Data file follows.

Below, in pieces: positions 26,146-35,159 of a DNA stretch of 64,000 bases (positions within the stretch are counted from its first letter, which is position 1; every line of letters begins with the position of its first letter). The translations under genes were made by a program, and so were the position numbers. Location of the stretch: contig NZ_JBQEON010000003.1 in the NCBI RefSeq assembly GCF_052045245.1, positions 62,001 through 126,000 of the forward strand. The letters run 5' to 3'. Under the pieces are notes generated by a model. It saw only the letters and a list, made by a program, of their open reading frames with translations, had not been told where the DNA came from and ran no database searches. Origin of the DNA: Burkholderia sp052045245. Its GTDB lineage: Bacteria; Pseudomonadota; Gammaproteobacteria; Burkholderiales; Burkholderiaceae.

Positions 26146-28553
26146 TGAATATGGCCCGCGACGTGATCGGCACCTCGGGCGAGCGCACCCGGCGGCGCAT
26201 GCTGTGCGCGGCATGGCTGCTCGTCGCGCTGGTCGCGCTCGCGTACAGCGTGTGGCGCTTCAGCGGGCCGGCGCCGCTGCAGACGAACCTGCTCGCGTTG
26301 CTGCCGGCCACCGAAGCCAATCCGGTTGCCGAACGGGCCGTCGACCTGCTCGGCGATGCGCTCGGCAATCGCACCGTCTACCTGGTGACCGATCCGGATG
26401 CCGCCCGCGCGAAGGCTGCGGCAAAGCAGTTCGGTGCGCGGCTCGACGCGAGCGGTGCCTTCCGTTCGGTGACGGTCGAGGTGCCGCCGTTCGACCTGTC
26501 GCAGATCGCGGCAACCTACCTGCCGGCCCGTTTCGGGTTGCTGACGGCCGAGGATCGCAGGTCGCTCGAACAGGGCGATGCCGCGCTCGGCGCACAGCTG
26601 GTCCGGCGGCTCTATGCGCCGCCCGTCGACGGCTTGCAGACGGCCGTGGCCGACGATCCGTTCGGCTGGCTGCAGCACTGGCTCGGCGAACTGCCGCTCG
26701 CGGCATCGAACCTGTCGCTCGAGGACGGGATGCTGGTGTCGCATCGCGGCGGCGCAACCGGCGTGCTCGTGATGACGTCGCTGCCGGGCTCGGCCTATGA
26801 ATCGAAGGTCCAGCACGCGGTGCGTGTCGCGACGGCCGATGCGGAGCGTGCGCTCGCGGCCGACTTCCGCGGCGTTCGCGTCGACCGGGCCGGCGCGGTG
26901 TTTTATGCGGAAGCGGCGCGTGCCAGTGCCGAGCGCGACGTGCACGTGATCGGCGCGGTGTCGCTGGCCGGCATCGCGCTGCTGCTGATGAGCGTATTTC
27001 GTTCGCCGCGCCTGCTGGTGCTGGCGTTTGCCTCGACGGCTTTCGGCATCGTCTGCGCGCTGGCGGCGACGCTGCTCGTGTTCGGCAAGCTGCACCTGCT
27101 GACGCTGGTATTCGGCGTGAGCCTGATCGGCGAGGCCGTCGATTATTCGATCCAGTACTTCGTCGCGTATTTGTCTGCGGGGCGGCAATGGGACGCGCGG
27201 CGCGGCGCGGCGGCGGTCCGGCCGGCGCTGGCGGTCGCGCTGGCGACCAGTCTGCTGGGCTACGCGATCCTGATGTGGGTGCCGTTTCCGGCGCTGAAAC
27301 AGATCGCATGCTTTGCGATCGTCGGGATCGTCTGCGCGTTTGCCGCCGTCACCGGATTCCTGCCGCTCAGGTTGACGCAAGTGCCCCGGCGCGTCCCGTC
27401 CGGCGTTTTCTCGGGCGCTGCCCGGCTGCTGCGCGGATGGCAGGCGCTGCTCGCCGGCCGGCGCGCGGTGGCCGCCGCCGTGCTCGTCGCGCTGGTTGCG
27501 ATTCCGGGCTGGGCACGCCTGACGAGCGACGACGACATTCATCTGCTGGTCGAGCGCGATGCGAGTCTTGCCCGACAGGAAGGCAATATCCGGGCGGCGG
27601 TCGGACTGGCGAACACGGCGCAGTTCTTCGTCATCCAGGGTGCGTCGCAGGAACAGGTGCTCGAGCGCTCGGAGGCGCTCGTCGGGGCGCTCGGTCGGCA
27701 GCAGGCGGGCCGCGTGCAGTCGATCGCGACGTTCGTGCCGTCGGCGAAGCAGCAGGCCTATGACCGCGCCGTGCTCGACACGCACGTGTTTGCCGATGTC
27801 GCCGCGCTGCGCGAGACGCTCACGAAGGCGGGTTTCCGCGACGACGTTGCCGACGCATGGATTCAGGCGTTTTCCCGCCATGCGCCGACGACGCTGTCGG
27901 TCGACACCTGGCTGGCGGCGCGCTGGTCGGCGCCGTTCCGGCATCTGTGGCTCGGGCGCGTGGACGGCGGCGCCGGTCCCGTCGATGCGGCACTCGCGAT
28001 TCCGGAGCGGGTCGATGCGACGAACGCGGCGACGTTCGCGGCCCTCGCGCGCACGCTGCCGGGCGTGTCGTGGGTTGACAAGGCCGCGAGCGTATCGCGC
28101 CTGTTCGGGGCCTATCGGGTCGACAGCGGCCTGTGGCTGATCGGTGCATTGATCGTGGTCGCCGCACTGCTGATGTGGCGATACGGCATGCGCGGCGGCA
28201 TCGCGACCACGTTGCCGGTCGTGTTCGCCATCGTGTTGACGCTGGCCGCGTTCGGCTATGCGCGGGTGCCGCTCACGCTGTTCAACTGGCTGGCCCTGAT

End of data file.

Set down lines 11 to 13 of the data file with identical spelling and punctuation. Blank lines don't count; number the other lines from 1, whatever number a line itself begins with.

26901 TTTTATGCGGAAGCGGCGCGTGCCAGTGCCGAGCGCGACGTGCACGTGATCGGCGCGGTGTCGCTGGCCGGCATCGCGCTGCTGCTGATGAGCGTATTTC
27001 GTTCGCCGCGCCTGCTGGTGCTGGCGTTTGCCTCGACGGCTTTCGGCATCGTCTGCGCGCTGGCGGCGACGCTGCTCGTGTTCGGCAAGCTGCACCTGCT
27101 GACGCTGGTATTCGGCGTGAGCCTGATCGGCGAGGCCGTCGATTATTCGATCCAGTACTTCGTCGCGTATTTGTCTGCGGGGCGGCAATGGGACGCGCGG